The designated development company will be selected from the following approved developers once the bidding process is complete at the end of 2010 or January 2011:

• Ideal, owned by Carlos Slim
• Grupo México, owned by German Larrea
• Omega, owned by Andres Holzer
• Grupo Aeroportuario Centro Norte (OMA), owned by Víctor Bravo
• Grupo Aeroportuario del Pacifico (GAP)
• Boston Infrastructure Investment
• TAV Airports Company

Unfortunately, development of the new Rivera Maya airport may be delayed even further (or possibly cancelled in extreme circumstances) due to the crisis in the Mexican aviation industry with the recent operational suspension of Mexicana Airlines and the cessation of seven other airlines in the past four years.

Presently, the bidding continues through January 2011, when one of the aforementioned development companies will be granted a 50-year concession to construct and operate the estimated $256 million USD ($3-5 billion MXN) airport project.

Tulum’s mayor, Marciano Dzul Caamal affirms: ”Although the economic crisis may postpone the timeframe for completion, the project itself won’t be suspended.”

5 thoughts on “Tulum Riviera Maya Airport Project | Terminal or Takeoff?

  1. This new airport will be a big addition to the area and make our annual holiday even easier, it will be close enough to Tulum for conveince but far enough from Tulum not to be a problem.

    1. The Riviera Maya Airport was planned to stretch over the lagoons and mangroves that house thousands of birds, in the west Tulum area. In addition, this is the path of many migrating birds. For this reason alone, this airport should not be built, as we all know, when a bird is flying and the airplane is flying, in the same airspace, this is a mixture for clear and certain danger.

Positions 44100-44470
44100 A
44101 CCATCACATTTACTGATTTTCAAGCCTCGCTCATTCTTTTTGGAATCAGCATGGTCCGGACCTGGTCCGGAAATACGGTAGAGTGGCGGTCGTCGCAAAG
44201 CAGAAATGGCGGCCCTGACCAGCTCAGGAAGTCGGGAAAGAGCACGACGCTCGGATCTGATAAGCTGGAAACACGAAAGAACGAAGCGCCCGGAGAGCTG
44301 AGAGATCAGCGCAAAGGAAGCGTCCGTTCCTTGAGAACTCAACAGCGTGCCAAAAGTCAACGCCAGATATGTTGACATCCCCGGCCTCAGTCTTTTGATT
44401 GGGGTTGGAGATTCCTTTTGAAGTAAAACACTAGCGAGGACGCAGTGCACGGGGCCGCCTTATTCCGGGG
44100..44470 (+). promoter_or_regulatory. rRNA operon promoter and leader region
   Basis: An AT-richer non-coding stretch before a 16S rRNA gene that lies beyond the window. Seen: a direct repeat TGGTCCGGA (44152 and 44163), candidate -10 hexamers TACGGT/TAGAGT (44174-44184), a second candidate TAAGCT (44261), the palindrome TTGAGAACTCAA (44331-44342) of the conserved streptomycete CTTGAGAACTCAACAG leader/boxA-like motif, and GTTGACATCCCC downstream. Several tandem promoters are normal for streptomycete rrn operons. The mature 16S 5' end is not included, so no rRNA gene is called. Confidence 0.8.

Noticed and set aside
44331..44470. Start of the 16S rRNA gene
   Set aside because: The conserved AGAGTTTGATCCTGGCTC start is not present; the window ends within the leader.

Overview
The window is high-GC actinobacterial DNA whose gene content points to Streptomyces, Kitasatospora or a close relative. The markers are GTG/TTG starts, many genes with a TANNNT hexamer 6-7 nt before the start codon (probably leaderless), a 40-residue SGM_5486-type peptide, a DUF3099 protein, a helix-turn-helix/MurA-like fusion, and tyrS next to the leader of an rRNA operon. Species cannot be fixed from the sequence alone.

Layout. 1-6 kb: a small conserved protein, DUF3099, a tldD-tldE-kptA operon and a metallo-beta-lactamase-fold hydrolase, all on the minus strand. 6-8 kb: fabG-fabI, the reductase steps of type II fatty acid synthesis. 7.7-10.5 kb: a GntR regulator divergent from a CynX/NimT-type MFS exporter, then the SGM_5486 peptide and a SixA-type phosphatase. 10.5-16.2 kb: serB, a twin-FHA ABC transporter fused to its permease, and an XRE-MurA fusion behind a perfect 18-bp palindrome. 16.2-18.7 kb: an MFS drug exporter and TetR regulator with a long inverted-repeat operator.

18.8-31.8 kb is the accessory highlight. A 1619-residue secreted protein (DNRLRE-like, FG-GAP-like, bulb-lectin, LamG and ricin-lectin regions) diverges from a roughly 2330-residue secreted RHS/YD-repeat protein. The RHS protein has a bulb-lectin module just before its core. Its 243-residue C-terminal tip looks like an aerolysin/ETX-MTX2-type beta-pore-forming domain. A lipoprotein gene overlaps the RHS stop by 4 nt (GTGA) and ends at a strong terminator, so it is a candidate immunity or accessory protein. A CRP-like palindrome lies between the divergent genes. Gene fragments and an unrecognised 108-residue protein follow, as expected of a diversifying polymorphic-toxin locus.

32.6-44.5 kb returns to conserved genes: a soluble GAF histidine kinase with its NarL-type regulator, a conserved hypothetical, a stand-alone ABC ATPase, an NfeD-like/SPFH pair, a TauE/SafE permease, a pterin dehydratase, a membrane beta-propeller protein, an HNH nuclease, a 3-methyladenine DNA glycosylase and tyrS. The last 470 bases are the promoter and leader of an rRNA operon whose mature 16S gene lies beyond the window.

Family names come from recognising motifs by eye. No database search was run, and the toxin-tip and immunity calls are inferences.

There are also many other reasons why this airport should not be built. The world’s largest underground rivers are situated under the lands that the developers would like to use, and these just are not strong enough to hold the weigh of heavy equipment. As we all that live here see, many many many repairs in our road systems, as this phenomenon applies here too.
      For more information on this issue, please email cenotes@prodigy.net.mx and let’s set things straight.

  2. I think this airport is a disgrace! I am not even from the area but i can appreciate the the immense cultural, economic and ecological value of the ancient ruins and diverse wildlife found in the area. In particular, the thing that bothers me the most is that this airport is to be built on top of some of the largest underground aquifer systems in the world, which just so happen to supply a huge majority of mexico’s rainforests with freshwater. This airport will undoubtedly in some form alter these cave systems eg: pollution, tapping of the ground water systems, etc. These systems have remained untouched for thousands of years in fact there are ancient ruins and skeletons found in these cave systems which are so eagerly protected just 15kms away and yet in these caves they receive none. Also to think an alteration within them will not alter the land above it is naive.

    To build this airport is a ridiculous idea and for the convenience of what? So people dont have to drive an etxra few hours to their holiday destination. The world we live in today is nearing a tipping point, especially concerning water! and to still be thinking of developing areas like these makes me lose alot of my faith in humanity and hope of change…

    The Mexican government should be ashamed to allow such development all for money at the expense of their own country and inevitably their own people.

  3. i agree with the above comments!!!! The eco system is way more important and if people want to visit Play & Tulum – just drive from cancun airport – big deal it is only an hour or so. Leave the untouched beauty alone!!!!!

  4. I agree..as convient as it would be to have an airport in tulum to allow quick access to tulum and costa maya regions, we are willing to drive the extra time from Cancun to keep the environment natural. With the Mesoamerican Reef System, Cenotes, Natural Oasis Pools, Mayan Ruins, Eco Parks, etc, etc, etc….this area is a real jewel!